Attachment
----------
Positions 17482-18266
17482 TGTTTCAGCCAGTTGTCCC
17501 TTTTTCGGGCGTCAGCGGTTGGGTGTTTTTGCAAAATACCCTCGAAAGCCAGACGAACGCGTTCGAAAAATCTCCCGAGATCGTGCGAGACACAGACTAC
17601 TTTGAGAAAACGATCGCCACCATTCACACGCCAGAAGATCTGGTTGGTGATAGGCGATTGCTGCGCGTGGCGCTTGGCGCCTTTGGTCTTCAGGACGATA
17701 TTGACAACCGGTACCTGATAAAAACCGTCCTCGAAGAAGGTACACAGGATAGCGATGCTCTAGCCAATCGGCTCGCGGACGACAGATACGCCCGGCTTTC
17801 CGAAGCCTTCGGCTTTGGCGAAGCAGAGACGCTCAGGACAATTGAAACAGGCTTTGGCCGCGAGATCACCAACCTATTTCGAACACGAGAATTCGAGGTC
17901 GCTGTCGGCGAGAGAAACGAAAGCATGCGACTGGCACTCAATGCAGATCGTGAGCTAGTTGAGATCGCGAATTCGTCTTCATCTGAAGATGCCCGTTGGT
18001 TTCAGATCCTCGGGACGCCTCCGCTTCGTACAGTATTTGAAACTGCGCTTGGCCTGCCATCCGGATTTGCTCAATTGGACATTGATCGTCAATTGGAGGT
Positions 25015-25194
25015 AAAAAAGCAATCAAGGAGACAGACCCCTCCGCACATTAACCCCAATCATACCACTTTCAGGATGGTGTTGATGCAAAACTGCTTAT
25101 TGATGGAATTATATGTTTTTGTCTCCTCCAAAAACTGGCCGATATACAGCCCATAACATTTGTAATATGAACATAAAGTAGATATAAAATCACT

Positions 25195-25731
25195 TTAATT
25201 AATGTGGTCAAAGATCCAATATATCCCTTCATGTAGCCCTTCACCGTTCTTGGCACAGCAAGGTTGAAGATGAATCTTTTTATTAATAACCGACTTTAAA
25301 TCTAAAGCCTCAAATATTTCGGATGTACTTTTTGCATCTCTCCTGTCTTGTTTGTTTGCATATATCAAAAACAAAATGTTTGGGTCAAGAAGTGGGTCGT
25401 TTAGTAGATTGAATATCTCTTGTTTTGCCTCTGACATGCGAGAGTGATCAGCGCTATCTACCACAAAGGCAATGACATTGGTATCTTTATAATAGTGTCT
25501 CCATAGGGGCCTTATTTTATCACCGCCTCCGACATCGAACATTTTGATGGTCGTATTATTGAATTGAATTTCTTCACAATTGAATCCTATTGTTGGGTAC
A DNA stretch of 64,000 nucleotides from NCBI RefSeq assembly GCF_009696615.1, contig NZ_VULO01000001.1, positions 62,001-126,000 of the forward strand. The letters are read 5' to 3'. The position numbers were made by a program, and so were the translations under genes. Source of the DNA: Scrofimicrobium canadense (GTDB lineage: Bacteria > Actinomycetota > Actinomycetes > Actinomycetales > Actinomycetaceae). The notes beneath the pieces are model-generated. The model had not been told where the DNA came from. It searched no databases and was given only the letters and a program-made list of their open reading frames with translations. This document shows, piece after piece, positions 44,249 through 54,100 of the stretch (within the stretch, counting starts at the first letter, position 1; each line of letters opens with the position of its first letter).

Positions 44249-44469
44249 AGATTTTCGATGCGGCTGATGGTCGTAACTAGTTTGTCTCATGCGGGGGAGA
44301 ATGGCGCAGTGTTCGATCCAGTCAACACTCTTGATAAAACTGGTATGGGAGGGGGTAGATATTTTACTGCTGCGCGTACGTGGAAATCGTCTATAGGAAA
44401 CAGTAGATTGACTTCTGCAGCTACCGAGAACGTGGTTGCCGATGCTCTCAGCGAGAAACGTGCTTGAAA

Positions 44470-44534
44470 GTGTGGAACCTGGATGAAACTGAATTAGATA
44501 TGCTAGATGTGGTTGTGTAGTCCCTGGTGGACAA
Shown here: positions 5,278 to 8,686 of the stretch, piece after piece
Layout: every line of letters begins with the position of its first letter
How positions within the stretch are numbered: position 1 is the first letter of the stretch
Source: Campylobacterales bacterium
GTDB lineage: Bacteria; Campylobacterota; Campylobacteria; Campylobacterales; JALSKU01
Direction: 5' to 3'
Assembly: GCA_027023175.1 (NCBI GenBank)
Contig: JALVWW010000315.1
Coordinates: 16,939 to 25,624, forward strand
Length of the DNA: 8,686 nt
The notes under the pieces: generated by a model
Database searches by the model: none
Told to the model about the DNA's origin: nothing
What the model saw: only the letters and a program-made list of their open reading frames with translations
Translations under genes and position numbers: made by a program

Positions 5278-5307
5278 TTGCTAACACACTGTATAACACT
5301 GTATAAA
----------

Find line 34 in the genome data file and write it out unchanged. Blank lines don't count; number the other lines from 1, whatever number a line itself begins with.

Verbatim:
Coordinates: 16,939 to 25,624, forward strand